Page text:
Computer illiterate online learners can certainly be a drain on your online facilitators or whomever handles troubleshooting and hand-holding via email, chat and phone. The more dependent and high-maintenance your learners are while studying online, the fewer learners their teachers can afford to support with their allotted hours. In my old program, online mentors carried a load of 15 learners with their 10 hours of budgeted "teaching" time (facilitating is more accurate). And those were screened learners, who were referred by an adult ed program because they already used email and were accustomed to the surfing the web, and then screened again for appropriateness by me upon entry. Now, I believe there are ways to serve at least twice as many distance learners with the same limited number of mentors in the same amount of time - even without requiring that the learner have fluency with email or very much experience navigating the web.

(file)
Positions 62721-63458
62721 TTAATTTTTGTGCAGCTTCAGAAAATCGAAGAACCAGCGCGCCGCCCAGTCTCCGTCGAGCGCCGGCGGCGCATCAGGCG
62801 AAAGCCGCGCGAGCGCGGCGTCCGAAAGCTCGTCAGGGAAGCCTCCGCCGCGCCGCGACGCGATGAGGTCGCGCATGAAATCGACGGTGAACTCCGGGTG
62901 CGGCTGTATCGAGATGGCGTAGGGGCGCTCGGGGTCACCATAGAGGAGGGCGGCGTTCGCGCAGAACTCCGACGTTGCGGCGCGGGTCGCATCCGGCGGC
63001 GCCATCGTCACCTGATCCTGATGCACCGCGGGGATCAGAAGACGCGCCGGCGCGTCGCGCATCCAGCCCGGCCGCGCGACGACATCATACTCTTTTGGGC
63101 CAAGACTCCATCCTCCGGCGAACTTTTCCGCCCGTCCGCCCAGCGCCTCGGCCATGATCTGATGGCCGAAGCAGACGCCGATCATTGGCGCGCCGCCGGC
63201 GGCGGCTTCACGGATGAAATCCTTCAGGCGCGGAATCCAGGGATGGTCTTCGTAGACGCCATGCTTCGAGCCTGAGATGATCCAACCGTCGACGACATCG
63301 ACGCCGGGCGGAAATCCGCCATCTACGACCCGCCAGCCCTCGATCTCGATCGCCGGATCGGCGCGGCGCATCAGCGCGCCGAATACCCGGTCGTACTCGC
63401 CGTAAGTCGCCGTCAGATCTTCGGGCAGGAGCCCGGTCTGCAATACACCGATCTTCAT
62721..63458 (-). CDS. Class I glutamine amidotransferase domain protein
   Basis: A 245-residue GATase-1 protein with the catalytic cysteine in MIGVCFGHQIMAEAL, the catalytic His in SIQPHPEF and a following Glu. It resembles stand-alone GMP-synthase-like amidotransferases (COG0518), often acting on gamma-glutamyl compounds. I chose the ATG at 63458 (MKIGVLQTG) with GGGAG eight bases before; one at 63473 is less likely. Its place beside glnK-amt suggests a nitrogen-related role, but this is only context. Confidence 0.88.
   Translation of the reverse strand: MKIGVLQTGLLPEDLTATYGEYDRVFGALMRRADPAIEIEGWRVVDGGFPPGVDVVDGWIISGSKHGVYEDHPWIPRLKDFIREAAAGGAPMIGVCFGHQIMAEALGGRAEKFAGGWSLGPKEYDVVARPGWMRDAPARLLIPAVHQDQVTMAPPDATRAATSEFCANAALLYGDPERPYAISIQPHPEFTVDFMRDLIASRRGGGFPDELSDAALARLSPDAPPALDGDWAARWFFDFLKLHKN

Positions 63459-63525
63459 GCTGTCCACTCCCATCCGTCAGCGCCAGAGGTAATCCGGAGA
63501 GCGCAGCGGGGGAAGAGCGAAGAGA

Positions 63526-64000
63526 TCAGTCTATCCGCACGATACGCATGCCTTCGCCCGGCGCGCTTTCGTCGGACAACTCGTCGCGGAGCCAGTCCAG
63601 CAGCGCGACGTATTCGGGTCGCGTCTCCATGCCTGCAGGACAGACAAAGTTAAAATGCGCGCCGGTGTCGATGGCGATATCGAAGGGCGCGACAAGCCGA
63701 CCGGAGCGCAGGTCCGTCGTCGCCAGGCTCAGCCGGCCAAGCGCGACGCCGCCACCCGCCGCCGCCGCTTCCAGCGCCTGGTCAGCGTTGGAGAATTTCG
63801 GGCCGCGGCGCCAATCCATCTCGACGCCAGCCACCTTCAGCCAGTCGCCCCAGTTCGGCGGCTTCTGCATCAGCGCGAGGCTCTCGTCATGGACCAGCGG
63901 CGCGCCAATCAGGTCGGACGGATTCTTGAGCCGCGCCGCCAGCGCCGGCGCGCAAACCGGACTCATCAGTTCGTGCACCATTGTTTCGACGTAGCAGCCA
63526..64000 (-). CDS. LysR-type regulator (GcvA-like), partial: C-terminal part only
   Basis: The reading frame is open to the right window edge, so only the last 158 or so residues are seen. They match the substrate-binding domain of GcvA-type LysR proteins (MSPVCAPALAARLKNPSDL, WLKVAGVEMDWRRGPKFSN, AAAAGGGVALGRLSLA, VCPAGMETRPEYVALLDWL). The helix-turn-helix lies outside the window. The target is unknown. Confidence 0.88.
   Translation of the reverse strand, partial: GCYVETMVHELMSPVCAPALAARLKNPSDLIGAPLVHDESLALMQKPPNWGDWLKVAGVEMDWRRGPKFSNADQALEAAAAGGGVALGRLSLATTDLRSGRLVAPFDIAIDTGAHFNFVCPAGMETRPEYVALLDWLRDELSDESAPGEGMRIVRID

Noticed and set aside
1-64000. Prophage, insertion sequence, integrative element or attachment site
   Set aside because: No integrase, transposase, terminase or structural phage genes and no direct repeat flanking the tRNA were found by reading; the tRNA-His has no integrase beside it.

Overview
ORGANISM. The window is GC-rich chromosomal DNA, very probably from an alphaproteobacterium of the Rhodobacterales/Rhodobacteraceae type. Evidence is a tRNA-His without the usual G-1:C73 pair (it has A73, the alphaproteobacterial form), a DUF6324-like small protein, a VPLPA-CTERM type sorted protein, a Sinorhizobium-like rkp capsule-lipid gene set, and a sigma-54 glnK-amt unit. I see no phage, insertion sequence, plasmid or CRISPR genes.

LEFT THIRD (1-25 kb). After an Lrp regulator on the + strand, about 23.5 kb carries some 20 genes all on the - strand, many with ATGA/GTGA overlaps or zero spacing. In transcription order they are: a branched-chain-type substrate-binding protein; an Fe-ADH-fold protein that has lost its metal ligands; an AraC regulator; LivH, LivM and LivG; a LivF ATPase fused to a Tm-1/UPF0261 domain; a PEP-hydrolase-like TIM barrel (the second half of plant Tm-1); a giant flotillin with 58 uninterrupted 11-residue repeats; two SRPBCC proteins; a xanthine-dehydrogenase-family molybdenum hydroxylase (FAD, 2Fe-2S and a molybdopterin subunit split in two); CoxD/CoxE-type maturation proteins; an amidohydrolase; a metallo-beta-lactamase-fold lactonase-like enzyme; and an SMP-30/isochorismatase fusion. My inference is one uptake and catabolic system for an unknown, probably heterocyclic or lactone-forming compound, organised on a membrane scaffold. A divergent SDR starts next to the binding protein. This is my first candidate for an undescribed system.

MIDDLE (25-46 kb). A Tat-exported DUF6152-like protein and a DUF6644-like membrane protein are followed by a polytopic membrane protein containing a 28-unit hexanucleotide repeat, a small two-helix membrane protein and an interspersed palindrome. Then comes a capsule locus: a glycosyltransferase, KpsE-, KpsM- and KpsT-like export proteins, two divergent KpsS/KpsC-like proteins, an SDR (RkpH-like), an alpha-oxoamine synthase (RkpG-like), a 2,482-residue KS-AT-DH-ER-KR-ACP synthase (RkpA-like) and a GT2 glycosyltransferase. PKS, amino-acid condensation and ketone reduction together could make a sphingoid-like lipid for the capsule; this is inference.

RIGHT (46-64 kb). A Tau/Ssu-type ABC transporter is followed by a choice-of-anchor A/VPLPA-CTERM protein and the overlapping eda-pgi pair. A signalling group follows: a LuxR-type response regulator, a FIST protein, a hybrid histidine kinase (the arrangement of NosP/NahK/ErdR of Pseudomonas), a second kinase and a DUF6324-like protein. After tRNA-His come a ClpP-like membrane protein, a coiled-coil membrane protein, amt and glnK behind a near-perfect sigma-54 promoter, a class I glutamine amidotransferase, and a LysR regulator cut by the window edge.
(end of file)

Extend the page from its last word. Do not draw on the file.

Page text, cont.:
The Chicken IS the EggIt makes sense that I'm the one to promote our new Computer Essentials Online program. I've been advocating for adult learners' increased access to web-based tools for over a decade. Of course, I want to help more people cross the digital divide and really take part in the empowering potential of a technology-enhanced lifelong learning experience. Our new digital literacy program will help people make the most of the opportunities presented by computer-based instruction to prepare for the GED. It'll help teachers strengthen their aptitude with technology. It will hopefully play a part in ushering in a new era in adult education when digital literacy is mandatory for everyone on the giving or receiving end of our services (sorry for the advertizing, but it's for the sake of argument, and I'm practicing for COABE). But, it's not a pre-requisite for computer-based GED instruction. Could be, and it'd probably be a good one, but not completely necessary in every case.